supply to the heart (through bypass surgery, angioplasty or
medication) is likely to protect only a minority of these
aborted sudden death patients from recurrent cardiac arrest.
The reason is that such treatments alone donít stabilize the
electrical abnormalities in scarred heart muscle that can
lead to recurrent cardiac arrest.
A number of therapies exist for controlling potentially life-threatening
ventricular tachyarrhythmias that result from
diseased or scarred heart muscle. Antiarrhythmic medication
may protect against subsequent sudden death in certain
subsets of cardiac arrest survivors (for example, in persons
whose hearts pump well who are given a drug that
suppresses ventricular tachycardia induced during electrophysiologic
testing). However, antiarrhythmic medication is
limited by the need for life-long dosing and the potential for
intolerable or lethal side effects. Consequently, thereís been
increasing reliance on the use of implantable cardioverterdefibrillators.
They can automatically detect ventricular
tachycardia or fibrillation when it occurs and, within seconds,
deliver a lifesaving electrical shock to restore the normal
Rapid heart rhythms account for the great majority of
sudden cardiac deaths. Still, very slow rhythms due to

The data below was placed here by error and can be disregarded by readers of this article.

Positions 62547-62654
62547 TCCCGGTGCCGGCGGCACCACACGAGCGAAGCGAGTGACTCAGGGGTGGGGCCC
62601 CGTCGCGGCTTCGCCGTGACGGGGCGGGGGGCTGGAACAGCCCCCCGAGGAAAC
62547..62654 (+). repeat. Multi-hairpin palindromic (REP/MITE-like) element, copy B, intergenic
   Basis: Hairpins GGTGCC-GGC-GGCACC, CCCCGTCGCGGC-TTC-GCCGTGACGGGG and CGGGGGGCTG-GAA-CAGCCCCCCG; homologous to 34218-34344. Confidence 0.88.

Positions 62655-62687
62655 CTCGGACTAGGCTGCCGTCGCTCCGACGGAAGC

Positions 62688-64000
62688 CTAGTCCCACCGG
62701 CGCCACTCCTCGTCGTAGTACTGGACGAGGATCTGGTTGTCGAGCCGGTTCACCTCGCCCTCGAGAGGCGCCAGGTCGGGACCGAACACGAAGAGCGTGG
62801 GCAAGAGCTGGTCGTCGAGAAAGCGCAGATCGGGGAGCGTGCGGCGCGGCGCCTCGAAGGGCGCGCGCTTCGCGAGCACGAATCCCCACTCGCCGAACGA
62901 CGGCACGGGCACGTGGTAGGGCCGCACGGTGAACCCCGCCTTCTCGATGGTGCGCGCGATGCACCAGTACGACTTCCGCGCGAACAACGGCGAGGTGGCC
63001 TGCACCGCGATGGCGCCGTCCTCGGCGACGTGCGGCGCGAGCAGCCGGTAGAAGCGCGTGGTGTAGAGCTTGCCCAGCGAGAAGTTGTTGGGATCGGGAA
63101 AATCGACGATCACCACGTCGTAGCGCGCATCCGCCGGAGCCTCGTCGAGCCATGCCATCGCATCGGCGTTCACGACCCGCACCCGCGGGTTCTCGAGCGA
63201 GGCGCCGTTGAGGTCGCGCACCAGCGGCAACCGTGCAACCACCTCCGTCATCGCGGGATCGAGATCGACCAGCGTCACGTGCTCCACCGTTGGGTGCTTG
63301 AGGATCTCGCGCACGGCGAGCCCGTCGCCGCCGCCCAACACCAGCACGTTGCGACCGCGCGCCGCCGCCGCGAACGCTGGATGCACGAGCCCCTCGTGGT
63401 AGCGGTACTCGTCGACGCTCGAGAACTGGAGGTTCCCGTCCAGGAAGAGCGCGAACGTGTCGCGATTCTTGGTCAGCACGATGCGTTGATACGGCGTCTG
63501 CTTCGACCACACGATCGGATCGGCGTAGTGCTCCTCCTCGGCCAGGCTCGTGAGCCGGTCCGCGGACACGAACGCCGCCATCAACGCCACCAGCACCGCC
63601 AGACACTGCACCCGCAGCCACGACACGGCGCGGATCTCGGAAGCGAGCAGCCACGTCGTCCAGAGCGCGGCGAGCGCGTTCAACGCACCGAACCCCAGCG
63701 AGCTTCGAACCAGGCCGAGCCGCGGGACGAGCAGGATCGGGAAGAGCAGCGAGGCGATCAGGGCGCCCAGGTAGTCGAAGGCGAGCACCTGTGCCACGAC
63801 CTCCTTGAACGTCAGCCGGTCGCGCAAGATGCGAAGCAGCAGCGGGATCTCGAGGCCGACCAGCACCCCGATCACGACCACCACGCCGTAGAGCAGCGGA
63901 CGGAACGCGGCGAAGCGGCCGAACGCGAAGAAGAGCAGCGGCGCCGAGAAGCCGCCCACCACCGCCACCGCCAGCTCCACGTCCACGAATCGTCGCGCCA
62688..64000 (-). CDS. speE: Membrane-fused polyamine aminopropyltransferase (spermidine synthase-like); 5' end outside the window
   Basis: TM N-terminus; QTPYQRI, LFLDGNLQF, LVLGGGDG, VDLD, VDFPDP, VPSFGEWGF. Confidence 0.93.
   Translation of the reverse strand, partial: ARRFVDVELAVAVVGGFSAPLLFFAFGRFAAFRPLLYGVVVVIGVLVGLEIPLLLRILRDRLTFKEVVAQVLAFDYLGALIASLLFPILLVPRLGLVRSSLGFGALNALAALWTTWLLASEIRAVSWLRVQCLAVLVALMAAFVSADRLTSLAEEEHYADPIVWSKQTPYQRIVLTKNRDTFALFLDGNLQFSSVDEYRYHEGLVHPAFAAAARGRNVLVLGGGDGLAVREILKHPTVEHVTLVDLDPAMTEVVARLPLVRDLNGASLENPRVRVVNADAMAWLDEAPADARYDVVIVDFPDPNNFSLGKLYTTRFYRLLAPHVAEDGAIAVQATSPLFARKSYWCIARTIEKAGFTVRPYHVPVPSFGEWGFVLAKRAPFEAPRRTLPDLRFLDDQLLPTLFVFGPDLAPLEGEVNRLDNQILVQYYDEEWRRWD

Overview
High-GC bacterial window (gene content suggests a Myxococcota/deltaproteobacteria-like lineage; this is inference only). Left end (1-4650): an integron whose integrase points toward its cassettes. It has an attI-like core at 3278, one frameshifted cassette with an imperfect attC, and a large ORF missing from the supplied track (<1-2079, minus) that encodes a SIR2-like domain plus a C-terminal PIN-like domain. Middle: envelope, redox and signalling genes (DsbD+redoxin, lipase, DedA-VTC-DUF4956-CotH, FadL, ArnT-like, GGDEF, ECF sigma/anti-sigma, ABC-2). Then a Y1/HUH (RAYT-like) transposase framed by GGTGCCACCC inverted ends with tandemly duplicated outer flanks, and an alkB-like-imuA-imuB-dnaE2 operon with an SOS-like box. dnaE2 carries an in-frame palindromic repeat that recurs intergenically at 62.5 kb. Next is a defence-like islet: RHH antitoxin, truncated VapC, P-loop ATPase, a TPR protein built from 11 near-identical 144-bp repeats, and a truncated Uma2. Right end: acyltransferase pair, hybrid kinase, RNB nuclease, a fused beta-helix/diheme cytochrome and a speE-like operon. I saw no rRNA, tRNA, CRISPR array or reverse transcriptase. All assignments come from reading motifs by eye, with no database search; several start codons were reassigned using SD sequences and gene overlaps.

conduction system failure are sometimes responsible for
cardiac arrest. Persons resuscitated from this uncommon
type of cardiac arrest are treated with a permanent pacemaker
after acute reversible causes, such as drug toxicity,
have been ruled out.
What are the hopes for the future?
If the past is any indication, thereís great hope for the
future. The dramatic progress during the past 30 years,
focused largely on very high-risk groups (such as cardiac
arrest survivors), has shown what can be achieved. At the
same time, recent advances in treating heart attack victims
appear to be reducing the significant risk of sudden death
during the first year after a heart attack.
In the future, we need to develop ways to identify potential
victims. People whose risk may not be very high account
for the vast majority of sudden death victims in absolute
numbers - perhaps 80 percent of the deaths per year.
Once identified, it will be possible to devise broader strategies
to prevent sudden cardiac arrest.
Last Updated: August 9, 1995